UWE project gets boys reaching for the high notes

Issue date: 12 July 2005

Issue date: 12/07/05

Education researchers from the University of the West of England, working in partnership with Bristol Cathedral School, Bristol Cathedral, Bristol City Council’s Arts Service and the Northern Arc Action Zone, have won funding from Youth Music to help encourage boys in primary schools to join choirs.

The project, ‘Bristol Voices’, brings together trainee teachers with musical talent, school teachers, children with lack of access to specialist music tuition, local choirs and IT experts with the aim of improving the quality of choral music in schools and of encouraging more boys to sing.

Dr Martin Ashley from the Faculty of Education at Bristol UWE is co-ordinating the programme, he said, “Student teachers training on the new 3 + 1 course in Education Studies with a focus on English and the arts in primary education starting this September will combine their training experience with developing music tuition in local primary schools that do not find it easy to recruit staff with strong musical backgrounds. The students will bring their musical experience and help to co-ordinate and encourage children to become involved in choirs. The trainee would support the teacher with musical expertise, the teacher would in turn contribute to the trainees development through sharing expertise in teaching standards.

“The link with each school will span the entire training period for the 3+1 students of four years so the project is sustainable in each school taking part.

“There is particular emphasis placed on encouraging boys to sing as this has sometimes been portrayed as ‘uncool’ and we want to show boys how uplifting and fun singing in groups can be. We intend to involve all local choirs including the Cathedral Choir and the ultimate aim is to encourage more boys to join any of the range of established choirs in Bristol.”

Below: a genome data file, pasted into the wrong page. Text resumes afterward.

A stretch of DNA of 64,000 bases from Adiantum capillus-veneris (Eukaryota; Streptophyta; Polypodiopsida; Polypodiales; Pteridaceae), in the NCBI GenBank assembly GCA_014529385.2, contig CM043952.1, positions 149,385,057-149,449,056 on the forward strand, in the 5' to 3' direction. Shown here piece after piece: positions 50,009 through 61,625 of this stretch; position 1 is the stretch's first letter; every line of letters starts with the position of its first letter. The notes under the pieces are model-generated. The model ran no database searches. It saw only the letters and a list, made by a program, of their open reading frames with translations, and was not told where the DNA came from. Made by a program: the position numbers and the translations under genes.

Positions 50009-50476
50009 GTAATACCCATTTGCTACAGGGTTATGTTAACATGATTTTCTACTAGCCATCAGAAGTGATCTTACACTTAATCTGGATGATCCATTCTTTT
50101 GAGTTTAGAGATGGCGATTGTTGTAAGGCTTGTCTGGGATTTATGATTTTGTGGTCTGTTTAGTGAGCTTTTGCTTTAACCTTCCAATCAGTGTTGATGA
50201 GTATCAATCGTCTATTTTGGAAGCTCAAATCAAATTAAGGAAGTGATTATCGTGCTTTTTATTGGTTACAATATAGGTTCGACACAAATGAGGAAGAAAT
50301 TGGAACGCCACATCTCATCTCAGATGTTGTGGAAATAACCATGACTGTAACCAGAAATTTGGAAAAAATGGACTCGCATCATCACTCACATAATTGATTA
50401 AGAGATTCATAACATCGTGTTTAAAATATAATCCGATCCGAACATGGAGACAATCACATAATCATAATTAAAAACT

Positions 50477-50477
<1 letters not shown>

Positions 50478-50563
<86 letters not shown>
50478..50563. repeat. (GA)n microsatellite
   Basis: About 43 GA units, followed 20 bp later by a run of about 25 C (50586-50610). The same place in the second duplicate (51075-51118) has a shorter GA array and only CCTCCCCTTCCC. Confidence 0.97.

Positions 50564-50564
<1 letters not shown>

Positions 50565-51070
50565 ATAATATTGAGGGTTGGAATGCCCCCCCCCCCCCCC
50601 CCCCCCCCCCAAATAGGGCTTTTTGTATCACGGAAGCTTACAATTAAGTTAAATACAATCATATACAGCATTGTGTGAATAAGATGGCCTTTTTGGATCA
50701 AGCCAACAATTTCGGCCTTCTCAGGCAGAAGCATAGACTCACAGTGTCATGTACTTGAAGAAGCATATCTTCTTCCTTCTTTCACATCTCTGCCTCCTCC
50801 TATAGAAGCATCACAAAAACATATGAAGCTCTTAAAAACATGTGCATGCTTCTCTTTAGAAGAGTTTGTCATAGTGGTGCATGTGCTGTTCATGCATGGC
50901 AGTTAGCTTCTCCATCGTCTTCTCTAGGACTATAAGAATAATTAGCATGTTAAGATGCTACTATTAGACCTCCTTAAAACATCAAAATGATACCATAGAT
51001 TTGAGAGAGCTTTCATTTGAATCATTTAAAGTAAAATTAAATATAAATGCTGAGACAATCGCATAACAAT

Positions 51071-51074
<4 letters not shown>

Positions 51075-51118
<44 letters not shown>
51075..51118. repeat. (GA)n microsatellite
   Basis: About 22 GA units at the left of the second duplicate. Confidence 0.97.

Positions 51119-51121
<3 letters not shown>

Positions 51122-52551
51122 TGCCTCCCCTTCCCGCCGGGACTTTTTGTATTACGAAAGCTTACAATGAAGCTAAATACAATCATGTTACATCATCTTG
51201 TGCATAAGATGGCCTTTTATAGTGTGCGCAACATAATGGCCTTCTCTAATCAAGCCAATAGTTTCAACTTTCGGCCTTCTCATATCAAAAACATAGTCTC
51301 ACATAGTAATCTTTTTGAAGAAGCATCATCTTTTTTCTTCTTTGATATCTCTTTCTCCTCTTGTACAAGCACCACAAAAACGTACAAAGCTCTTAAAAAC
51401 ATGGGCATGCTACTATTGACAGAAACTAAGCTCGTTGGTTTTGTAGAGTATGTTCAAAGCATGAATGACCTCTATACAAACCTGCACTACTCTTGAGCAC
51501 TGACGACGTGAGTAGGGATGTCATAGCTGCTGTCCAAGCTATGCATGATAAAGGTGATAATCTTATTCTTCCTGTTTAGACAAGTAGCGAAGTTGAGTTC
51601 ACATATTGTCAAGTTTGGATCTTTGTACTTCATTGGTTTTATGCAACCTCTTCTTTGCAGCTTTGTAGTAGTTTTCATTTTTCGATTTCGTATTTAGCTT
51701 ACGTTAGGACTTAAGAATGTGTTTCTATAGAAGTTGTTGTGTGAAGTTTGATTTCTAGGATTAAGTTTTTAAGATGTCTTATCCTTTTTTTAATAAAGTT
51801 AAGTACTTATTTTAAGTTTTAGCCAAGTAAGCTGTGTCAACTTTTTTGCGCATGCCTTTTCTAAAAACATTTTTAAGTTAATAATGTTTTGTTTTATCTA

The announcement of new funding was welcomed by Bristol Cathedral School, which supported the initial phase of Bristol Voices last year by securing funding from the Choir Schools Association and by arranging for its pupils in the Cathedral Choir to sing with primary school youngsters.

Bristol Cathedral School Head Mrs Anne Davey said: “It’s wonderful news to hear that there is now funding available to continue with Bristol Voices. As a centre of musical excellence, particularly in choral music, we are delighted that we can play our part in promoting singing in the city through this project.”

The project particularly aims to benefit school children with little or no access to private music tuition. During the autumn, children aged 7-11 from across Bristol will be invited to Bristol Cathedral for regular Saturday morning rehearsals ahead of their performance in Christmas Carols by Candlelight. After Christmas, the cathedral will host a new Saturday morning youth choir, which will focus initially on a Festival of Youth Song at Easter 2006. In turn, the Cathedral will be working with IT experts who will produce a backing track CD Rom of choral music that can be taken into schools as a teaching aid.


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